What’s News at the State Fair
Stop and smell the ink at the Minnesota State Fair. Book lovers can experience what printing was like before the digital age with a visit to the Minnesota Newspaper Museum at its new location in the 4-H Building. This living history museum has kept traditional printing techniques alive for 27 fair years, publishing the daily “Maynard News” with an old-time cylinder press and metal type from a vintage linotype machine. The museum celebrates the importance of newspapers in our communities. The state’s dynamic publishing industry began with a single press James Goodhue brought to St. Paul in 1849 to produce his newspaper, The Minnesota Pioneer. Today, Minnesota’s publishing industry is one one of the strongest in the country with three of the nation’s largest independently-owned children’s book publishers and a handful of well-respected literary publishing houses. Try to put that on a stick!
A Dickens of a Store
If you think you might find Mr. Micawber behind the counter at the St. Paul bookstore that bears his name, think again. The store’s namesake is a character from David Copperfield, an eternal optimist doomed to debtor’s prison. For several decades, Micawber’s Books has made a cozy home in the century-old Milton Square complex nestled in the St. Anthony Park neighborhood. The current owner, Tom Bielenberg, and his former partner, Hans Weyandt, acquired the store in 2003 after working together at the legendary Hungry Mind bookstore. Favorite books are flagged with personal recommendations from the staff. Bielenberg stocks the shelves with fiction, poetry, biography, history and children’s literature. He also maintains a well-curated selection of bargain remainders that any micawber would appreciate.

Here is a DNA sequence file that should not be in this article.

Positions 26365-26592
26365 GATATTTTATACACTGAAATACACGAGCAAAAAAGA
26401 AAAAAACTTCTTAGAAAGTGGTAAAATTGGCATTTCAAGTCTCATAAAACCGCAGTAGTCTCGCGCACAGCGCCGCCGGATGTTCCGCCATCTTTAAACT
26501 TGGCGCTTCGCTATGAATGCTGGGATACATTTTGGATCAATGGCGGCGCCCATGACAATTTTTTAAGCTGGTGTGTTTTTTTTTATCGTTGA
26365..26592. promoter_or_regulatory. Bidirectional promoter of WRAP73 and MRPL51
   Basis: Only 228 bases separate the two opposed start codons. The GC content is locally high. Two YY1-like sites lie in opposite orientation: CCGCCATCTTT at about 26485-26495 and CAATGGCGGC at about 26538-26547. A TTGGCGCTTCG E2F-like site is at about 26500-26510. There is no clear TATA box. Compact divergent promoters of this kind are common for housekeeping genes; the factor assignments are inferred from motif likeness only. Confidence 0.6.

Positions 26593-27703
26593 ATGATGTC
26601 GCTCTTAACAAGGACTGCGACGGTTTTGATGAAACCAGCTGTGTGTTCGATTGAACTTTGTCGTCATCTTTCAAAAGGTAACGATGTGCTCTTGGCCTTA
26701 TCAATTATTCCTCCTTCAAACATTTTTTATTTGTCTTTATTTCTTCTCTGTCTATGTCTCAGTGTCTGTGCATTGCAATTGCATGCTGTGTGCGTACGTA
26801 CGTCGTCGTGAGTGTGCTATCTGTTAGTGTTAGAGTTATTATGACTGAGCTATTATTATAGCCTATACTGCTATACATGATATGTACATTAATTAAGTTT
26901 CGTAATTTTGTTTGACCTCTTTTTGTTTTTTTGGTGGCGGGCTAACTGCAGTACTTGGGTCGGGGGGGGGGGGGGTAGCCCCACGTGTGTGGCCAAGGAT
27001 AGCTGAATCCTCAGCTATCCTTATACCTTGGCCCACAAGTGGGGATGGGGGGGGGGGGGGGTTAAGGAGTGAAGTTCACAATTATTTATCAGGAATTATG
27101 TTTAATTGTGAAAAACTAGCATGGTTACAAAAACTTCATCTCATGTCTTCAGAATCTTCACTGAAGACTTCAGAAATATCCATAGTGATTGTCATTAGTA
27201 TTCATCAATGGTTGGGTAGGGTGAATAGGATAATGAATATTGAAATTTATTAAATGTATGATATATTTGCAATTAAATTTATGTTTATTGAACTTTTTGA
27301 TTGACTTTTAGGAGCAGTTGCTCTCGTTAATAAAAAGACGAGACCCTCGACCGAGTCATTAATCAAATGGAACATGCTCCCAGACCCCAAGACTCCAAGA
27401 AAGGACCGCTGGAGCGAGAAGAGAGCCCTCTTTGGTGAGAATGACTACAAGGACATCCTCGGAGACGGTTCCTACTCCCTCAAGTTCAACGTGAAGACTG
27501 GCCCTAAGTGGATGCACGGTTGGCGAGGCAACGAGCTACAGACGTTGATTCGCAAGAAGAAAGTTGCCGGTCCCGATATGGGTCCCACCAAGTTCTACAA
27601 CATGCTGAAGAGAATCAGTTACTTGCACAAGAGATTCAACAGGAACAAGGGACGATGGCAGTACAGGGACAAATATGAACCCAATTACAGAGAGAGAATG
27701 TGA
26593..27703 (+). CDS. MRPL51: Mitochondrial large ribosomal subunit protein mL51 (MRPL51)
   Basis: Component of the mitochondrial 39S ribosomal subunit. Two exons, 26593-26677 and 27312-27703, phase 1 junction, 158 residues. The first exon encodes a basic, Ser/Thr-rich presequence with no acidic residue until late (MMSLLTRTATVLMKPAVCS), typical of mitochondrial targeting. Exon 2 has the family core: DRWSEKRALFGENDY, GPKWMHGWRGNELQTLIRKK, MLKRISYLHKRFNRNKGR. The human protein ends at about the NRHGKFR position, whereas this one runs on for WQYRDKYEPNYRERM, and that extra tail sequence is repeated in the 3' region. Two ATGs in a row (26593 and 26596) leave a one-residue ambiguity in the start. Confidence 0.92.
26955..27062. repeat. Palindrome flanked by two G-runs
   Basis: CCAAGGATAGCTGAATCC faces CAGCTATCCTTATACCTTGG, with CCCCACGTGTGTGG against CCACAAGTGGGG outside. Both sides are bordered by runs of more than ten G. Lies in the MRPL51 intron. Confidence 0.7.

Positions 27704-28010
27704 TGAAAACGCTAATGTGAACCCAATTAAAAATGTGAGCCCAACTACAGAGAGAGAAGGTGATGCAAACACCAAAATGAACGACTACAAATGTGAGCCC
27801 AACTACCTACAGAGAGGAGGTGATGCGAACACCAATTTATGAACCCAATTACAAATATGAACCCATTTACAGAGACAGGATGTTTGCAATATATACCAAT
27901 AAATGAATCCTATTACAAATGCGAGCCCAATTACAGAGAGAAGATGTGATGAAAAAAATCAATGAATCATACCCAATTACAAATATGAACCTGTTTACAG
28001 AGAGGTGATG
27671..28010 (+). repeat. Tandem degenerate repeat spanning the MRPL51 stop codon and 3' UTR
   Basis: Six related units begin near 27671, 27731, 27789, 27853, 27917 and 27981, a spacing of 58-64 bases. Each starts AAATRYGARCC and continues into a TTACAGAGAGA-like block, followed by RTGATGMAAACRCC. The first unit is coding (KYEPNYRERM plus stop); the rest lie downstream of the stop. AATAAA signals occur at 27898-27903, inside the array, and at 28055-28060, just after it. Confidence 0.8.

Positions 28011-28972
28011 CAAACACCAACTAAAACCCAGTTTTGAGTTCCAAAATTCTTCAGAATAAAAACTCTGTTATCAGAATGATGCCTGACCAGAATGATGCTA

Prairie Prophet of the Airwaves
Lutherans and lutefisk have created a cottage industry, of sorts, for Anoka native Garrison Keillor. For four decades, the author, storyteller and creator of A Prairie Home Companion has broadcast the news from Lake Wobegon into the homes of millions of radio listeners. The humor of the fictional community, “where all the women are strong, all the men are good-looking, and all the children are above average,” contrasts with the serious support Keillor continues to give to the literary arts. His daily radio show for National Public Radio, The Writer’s Almanac, spotlights authors and features a daily poem. Keillor himself has edited several poetry compilations and has been a frequent contributor to The New Yorker. At a local level, Keillor runs Common Good Books and has championed efforts to keep the legacy of F. Scott Fitzgerald alive, including the naming of the Fitzgerald Theater.
PHOTO: Garrison Keillor taking questions from the audience at the 40th anniversary celebration of A Prairie Home Companion at Macalester College in St. Paul, Minn.
Wilde in Minnesota
If Oscar Wilde came back from the grave, he might feel at home at the Wilde Roast Café in Riverplace. The popular restaurant’s Victorian fireplace, sumptuous curtains and peacock motif are odes to Wilde’s taste. Wilde’s aesthetic philosophy was less popular in 1882 when he visited the Twin Cities to lecture on decorative art at the Academy of Music. Midwesterners didn’t know what to make of the 27-year old bodacious Irish wit who extolled the virtues of exposing America’s peasants to beauty in everyday life. His thick accent and monotone delivery didn’t help endure him in the hearts of Minneapolitans. Nor did his flamboyant velvet jacket, knee britches and silk stockings. Applause was more enthusiastic for Wilde in St. Paul on St. Patrick’s Day when he delivered an impromptu speech on Irish nationalism.